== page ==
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Food banks bothered by perception in Fred Meyer fundraiser

SNOHOMISH — The messaging in a grocer’s campaign to fight hunger is frustrating the directors of several area food banks.
Fred Meyer’s campaign asks shoppers if they would like to “round up” their purchase total to the nearest dollar and donate the difference to “the food bank.”
At an Everett Fred Meyer, a photo shows someone used black marker to underline the phrase “local food bank” and wrote in the names of two specific Everett food banks on now-unused version of a sign posted at cash registers.
A cashier at the Snohomish store told a Tribune employee that her managers indicated to her that the donations go to the local food bank.
Except it’s not the case.
The donations go to the Fred Meyer Fund, which redistributes the money in the form of “hunger reduction grants” across Fred Meyer’s broad, four-state footprint.
One of the largest recipients is Food Lifeline, a Seattle nonprofit that distributes food to more than 300 partner agencies across Western Washington, including in this county.
This has led to another misperception: that all of the money raised through “Round Up” goes directly to Food Lifeline.
But wherever it goes, local food bank groups are bothered the “Round Up” effort is diluting the public donation pool, and none of it is being handed directly to local food banks.
“This is taking money out of our pocket,” Snohomish Community Food Bank director Elizabeth Grant said.
“Although Fred Meyer is meaning well and their program is very generous, it has become deceiving to the customers as to where their monetary donations are going. … The customers believe they are donating directly to us. And they are not,” Grant said.
She was the only food bank director the Tribune reached who was willing to go on record for this story; numerous others declined to be quoted.
Grant, who is also the president of the 20-member Snohomish County Food Bank Coalition, said coalition members have expressed their concerns to both Fred Meyer and Food Lifeline. But corrective action has been slow.
Jeffery Temple, director of corporate affairs for Fred Meyer Stores, Inc., said new signage was sent to stores in March.
“Hopefully that’s all been updated,” he said. “If there’s an instance where it hasn’t been changed, let us know.”
Temple said Fred Meyer does not specify any organizations as recipients of “Round Up” donations. Instead, the new signs indicate donations will benefit “local food banks and hunger solutions.”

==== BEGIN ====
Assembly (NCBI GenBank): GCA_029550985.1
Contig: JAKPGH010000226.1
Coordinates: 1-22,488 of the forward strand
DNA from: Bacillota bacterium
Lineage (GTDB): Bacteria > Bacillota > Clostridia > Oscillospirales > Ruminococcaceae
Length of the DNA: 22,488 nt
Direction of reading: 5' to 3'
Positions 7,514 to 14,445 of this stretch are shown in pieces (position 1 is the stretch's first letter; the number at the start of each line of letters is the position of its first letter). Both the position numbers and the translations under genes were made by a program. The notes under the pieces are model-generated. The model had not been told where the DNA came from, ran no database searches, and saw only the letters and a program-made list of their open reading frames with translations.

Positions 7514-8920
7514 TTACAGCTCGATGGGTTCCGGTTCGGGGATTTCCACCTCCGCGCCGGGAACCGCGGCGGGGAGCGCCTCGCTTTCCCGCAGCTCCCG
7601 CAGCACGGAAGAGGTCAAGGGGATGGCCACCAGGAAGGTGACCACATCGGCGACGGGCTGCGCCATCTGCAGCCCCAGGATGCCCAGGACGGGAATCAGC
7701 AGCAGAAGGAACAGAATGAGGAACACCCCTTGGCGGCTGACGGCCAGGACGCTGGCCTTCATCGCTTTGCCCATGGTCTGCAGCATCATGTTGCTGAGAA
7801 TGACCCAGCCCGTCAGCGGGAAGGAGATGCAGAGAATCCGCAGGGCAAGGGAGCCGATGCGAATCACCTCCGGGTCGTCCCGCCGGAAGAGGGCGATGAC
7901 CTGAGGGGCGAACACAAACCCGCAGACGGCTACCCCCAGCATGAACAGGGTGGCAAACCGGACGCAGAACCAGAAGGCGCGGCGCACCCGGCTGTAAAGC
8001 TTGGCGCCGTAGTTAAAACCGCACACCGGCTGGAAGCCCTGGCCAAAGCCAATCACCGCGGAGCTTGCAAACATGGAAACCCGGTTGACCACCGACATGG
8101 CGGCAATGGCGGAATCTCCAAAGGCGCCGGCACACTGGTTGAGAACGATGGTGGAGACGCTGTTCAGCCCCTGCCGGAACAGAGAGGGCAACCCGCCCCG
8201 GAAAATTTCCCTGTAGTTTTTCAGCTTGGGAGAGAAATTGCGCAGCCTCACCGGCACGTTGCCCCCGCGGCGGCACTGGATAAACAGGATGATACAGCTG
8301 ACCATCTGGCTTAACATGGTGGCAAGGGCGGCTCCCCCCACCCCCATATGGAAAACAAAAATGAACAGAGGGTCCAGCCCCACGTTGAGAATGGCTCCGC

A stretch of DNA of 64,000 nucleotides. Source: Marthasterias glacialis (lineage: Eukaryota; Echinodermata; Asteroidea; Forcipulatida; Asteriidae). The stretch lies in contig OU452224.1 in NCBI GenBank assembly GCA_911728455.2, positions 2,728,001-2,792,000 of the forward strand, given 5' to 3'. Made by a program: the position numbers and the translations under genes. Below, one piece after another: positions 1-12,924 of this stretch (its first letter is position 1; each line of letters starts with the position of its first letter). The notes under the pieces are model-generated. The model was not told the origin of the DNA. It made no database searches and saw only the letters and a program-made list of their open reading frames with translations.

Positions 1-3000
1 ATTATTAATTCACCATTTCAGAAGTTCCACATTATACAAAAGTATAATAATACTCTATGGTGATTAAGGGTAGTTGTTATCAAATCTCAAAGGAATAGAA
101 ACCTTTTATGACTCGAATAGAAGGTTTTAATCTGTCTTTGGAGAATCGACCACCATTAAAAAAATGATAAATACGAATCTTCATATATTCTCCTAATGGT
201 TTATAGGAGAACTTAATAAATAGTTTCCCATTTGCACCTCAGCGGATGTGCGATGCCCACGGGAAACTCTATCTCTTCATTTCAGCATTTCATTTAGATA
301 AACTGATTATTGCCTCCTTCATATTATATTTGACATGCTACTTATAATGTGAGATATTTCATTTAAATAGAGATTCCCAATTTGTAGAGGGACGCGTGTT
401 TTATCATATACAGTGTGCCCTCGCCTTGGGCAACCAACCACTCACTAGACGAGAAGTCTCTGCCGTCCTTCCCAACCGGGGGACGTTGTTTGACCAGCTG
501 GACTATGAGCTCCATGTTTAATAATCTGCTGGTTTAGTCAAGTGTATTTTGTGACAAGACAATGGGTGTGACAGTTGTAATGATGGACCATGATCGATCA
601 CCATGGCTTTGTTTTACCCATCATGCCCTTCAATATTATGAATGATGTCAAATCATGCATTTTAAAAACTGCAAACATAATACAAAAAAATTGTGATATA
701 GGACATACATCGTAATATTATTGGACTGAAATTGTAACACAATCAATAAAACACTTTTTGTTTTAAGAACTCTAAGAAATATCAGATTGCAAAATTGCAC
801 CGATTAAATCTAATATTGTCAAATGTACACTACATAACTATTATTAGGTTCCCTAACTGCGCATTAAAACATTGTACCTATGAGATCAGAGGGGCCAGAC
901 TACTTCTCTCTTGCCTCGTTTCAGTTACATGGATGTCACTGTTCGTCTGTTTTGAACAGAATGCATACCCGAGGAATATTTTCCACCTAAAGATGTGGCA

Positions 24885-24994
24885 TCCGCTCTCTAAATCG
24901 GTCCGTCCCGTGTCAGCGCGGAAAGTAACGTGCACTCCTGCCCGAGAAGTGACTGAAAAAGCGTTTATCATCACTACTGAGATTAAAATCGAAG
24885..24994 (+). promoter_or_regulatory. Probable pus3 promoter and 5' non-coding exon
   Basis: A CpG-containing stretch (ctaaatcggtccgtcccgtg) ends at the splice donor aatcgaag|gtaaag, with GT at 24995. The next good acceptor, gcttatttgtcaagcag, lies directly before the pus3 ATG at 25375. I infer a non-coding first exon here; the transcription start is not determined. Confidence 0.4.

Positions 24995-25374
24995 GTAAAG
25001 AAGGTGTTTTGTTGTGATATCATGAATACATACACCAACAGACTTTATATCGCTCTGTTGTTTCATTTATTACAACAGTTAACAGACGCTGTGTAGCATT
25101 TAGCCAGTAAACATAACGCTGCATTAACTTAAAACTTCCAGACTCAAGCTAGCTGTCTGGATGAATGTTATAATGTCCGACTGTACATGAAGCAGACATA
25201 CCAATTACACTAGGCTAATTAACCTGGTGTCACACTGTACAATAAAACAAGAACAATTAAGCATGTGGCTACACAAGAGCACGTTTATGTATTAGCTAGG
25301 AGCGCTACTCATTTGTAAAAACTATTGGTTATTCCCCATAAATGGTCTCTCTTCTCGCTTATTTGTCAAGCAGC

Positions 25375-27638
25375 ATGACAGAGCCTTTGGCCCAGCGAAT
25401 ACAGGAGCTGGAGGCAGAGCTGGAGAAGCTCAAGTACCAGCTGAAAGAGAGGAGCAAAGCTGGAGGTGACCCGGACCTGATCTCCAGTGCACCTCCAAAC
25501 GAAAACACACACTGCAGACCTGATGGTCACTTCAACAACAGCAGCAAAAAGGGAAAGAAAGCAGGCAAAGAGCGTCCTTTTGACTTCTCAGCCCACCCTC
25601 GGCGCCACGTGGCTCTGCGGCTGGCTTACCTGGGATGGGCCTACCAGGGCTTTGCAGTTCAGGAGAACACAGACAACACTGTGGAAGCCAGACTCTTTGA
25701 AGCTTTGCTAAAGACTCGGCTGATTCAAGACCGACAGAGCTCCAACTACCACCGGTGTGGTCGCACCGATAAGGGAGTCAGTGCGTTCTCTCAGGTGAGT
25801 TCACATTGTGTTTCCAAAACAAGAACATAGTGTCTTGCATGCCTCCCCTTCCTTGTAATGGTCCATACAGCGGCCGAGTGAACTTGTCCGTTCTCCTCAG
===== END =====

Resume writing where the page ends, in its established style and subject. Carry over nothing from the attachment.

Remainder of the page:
Cashiers have been instructed to give customers similar information.
Food Lifeline officials have also expressed concerns to Fred Meyer about the “Round Up” signage. But the agency seems to have a misperception that adds to the confusion.
Food Lifeline sent suggested display signs to Fred Meyer that carry the nonprofit’s logo and proclaim, “Round Up for Food Lifeline,” according to Food Lifeline’s director of agency programs and network development, Josh Martinez.
While Food Lifeline is granted a significant amount of the “Round Up” donations, Temple emphasized that the money goes to the Fred Meyer Fund.
“We don’t look at (‘Round Up’) as a pass-through program,” Temple said. “We’ve opened it up for local food banks to apply for grants. We want to distribute the money as effectively as we can.”
Grant feels short-changed by the effort. Fundraisers by other nonprofit partners, such as Northwest Harvest, return most or all contributions to local food banks.
She said she would like to see at least a percentage of the money raised in Snohomish County be earmarked for the county’s food bank coalition.
The “Round Up” promotion takes “money that could have gone to the coalition, that could have gone to buy food for 20 food banks,” Grant said. “It’s really, really frustrating.”
Much of the frustration stems from a feeling that Food Lifeline is overstepping its boundaries and squashing the little guy, Grant said.
Some grocery stores that used to donate to small food banks now give all their spare food to Food Lifeline under an exclusive contract, she claimed.
“(Food Lifeline) has wedged themselves in between grocery stores and food banks. It’s almost become political,” Grant said.
Food Lifeline sorts donated food at its Seattle headquarters, then distributes it to 300 or so food banks, meal programs, and shelters across Western Washington that it works with.
Grant said 12 of the 20 food banks in the coalition buy food from Food Lifeline and another six arrange with Vounteers of America to source food, and that may include Food Lifeline purchases.
Northwest Harvest is an alternative supplier.
So, what’s the upshot?
If you want to ensure your donation goes to a particular food bank, give the money directly to that organization.
If you want to earmark your money for food banks in Snohomish County, donate it to the Snohomish County Food Bank Coalition.

 

  

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